Visualize Internal Structures of Life Science Specimens
Non-destructive X-ray Imaging Solutions from Microns to Millimeters1
Gain More Insights from Your Mineralized Tissue Specimens
Multiscale Bone Acquisitions Down to the Nanoscale
X-ray imaging is invaluable in skeletal research both for sample characterization and for bone morphometry measurements. Expanding bone explorations from mm to nm length scales provides exciting opportunities for addressing new research questions.
Capture Internal Plant Structure without Sectioning
Cellular Level Insights with Full 3D Context
Understanding plant organ systems can provide insights into the health and yield of the plant. Non-destructive X-ray imaging provides high resolution structural information from many different plant components without needing to cut the specimens and remove the 3D context.
Revolutionize Your Imaging of Soft Tissue Structure
Internal Structure Analysis without Complex Sample Preparation
X-ray imaging allows straightforward structural exploration of soft tissues like 3D cultures, organs, tumors, biopsies and embryos. This complements the functional or specific localization information from fluorescence microscopy and bridges the resolution gap to the ultrastructural data generated using electron microscopy.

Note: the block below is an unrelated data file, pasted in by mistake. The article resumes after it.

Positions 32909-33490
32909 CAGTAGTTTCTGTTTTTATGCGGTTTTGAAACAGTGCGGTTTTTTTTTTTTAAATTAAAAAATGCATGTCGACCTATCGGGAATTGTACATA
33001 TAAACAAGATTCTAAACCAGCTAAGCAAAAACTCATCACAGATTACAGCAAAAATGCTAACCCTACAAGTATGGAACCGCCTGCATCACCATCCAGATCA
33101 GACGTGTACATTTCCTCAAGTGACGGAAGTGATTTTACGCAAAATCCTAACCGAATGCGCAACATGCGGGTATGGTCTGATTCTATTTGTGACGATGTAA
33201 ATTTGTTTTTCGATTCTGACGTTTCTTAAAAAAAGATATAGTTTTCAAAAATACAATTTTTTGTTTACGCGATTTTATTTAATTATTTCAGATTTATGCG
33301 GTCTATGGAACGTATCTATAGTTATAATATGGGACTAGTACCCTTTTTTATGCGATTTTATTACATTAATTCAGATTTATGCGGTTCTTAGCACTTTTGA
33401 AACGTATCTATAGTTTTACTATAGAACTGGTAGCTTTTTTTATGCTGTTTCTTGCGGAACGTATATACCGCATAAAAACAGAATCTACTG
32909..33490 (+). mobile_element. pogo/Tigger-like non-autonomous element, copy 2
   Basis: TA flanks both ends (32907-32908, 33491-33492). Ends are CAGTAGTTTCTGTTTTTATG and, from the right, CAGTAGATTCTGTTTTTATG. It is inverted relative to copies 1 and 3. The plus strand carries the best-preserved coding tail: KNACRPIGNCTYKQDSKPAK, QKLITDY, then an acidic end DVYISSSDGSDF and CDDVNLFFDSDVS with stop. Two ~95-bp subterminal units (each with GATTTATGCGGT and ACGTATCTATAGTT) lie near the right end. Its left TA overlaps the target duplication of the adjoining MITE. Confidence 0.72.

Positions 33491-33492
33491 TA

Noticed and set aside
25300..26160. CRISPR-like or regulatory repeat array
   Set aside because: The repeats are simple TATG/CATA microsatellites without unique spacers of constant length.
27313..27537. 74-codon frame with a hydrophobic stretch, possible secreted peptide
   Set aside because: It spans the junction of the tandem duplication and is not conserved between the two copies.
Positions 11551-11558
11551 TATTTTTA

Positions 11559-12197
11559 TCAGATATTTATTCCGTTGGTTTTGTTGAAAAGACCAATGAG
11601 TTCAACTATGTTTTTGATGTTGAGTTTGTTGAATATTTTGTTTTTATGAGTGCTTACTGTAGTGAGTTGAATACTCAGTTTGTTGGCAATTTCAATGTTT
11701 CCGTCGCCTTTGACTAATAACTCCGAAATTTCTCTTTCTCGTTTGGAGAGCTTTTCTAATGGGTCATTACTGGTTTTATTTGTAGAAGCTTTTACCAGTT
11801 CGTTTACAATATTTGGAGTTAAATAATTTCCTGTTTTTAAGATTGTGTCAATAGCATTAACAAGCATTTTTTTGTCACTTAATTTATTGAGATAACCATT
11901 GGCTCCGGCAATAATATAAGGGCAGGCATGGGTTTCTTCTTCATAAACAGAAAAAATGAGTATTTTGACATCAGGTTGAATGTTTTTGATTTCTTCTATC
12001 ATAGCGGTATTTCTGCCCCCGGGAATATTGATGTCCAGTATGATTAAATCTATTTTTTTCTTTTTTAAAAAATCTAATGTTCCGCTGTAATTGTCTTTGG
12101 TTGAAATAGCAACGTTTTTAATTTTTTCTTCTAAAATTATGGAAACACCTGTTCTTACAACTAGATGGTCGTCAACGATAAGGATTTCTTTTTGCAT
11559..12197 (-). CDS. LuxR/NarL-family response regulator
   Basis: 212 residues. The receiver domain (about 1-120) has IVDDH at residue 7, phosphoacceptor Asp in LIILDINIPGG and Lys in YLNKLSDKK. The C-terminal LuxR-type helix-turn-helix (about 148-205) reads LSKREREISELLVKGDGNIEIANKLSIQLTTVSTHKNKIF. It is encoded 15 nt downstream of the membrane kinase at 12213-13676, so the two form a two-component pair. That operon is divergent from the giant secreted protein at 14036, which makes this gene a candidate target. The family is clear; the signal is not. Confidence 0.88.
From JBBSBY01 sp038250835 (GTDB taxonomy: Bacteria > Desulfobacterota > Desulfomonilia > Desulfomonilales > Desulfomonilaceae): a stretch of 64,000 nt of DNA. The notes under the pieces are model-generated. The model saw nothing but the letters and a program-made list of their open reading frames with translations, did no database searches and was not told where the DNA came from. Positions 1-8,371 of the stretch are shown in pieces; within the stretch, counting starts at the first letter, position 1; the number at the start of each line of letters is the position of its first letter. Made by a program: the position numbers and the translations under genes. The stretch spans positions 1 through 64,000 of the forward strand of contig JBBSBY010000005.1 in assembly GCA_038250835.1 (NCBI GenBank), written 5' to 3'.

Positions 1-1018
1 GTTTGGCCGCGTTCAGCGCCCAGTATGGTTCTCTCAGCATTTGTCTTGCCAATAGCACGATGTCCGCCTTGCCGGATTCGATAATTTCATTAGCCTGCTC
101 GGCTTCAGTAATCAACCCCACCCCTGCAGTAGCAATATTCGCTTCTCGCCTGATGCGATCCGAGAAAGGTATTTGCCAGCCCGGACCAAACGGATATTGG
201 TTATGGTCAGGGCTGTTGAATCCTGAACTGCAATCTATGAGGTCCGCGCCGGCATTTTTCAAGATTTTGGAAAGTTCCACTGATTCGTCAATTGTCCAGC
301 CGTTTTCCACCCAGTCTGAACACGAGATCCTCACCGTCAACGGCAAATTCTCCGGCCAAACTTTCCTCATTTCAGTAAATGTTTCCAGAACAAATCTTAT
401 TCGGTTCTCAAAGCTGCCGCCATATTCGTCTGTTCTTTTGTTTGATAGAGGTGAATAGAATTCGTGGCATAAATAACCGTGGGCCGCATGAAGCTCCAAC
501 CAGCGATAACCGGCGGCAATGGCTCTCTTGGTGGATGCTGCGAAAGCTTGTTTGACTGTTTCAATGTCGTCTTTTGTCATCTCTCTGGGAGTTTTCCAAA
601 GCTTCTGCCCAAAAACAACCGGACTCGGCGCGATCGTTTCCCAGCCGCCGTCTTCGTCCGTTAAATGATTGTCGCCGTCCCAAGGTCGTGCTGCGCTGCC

Streamline Your Multimodal Imaging Workflows
Screen Specimens for Quality and Identify Structures for Further Investigation
Generating high resolution, optimal datasets at the synchrotron or electron microscope requires specimens that are perfectly prepared. Non-destructive X-ray imaging is an easy way to generate a large, 3D specimen map which can be used to verify sample quality, explore internal structure and to guide your selection of a location for subsequent higher resolution acquisitions.
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Learn more about the technology and its application in life science research
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Rat Heart: Courtesy of University of Radboud, Netherlands.
Pig eye: Data courtesy of Prof Rachel Williams, Dr Brendan Geraghty, Dr Victoria Kearns, Valentin Pied and Dr Julia Behnsen, University of Liverpool, UK.
Mouse bone: Sample from the collection of Daniel Wescott, University of Texas at San Marcos. Imagery and analysis performed using Dragonfly Pro Bone Analysis module.
Mouse embryo: Sample courtesy of Massachusetts General Hospital.
Zebrafish: Animation from Suniaga, S., Rolvien, T., vom Scheidt, A. et al. Increased mechanical loading through controlled swimming exercise induces bone formation and mineralization in adult zebrafish. Sci Rep 8, 3646 (2018).